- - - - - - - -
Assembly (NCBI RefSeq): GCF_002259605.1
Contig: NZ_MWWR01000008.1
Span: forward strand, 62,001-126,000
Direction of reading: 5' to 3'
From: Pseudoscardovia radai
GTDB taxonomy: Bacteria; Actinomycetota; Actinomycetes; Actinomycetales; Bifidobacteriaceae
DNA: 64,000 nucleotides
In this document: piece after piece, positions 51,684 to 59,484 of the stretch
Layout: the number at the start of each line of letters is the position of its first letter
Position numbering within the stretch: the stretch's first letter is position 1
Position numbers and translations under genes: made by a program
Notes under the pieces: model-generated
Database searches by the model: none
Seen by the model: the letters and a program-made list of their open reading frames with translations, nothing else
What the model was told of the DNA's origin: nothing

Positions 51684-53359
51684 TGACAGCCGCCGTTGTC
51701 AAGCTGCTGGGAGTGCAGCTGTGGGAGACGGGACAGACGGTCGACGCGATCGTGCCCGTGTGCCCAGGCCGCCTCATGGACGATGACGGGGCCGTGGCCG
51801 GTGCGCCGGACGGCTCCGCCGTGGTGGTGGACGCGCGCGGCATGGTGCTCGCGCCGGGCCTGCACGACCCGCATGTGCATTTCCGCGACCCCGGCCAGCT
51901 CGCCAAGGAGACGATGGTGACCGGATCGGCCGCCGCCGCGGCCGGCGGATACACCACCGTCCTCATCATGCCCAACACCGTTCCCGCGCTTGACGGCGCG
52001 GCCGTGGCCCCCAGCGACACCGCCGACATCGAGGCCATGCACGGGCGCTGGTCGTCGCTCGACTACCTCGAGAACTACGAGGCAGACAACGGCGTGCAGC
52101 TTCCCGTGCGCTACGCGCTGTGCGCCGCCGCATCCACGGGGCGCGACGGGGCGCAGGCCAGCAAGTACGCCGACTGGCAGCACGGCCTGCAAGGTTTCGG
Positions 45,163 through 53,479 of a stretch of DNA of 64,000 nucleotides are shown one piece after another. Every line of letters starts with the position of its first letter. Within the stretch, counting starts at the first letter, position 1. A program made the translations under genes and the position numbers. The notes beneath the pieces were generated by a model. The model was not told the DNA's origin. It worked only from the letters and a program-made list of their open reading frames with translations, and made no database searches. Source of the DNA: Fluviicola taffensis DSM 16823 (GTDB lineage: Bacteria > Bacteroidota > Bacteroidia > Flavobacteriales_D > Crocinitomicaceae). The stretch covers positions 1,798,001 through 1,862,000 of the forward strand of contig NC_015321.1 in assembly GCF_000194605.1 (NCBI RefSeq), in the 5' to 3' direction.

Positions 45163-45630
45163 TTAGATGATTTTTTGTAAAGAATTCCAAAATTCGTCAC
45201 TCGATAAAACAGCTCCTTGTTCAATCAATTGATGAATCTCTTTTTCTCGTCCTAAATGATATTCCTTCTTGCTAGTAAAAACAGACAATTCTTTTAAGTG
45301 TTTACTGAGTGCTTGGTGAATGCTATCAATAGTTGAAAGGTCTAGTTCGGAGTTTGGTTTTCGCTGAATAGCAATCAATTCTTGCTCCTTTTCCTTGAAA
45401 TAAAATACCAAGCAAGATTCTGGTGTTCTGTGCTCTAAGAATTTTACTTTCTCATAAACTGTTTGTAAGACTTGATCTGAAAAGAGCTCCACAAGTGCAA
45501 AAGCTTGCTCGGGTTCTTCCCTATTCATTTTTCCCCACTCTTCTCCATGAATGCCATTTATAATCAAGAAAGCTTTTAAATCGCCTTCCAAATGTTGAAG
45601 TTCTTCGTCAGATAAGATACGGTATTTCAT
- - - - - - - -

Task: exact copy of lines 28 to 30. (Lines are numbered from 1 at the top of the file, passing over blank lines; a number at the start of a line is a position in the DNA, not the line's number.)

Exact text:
45401 TAAAATACCAAGCAAGATTCTGGTGTTCTGTGCTCTAAGAATTTTACTTTCTCATAAACTGTTTGTAAGACTTGATCTGAAAAGAGCTCCACAAGTGCAA
45501 AAGCTTGCTCGGGTTCTTCCCTATTCATTTTTCCCCACTCTTCTCCATGAATGCCATTTATAATCAAGAAAGCTTTTAAATCGCCTTCCAAATGTTGAAG
45601 TTCTTCGTCAGATAAGATACGGTATTTCAT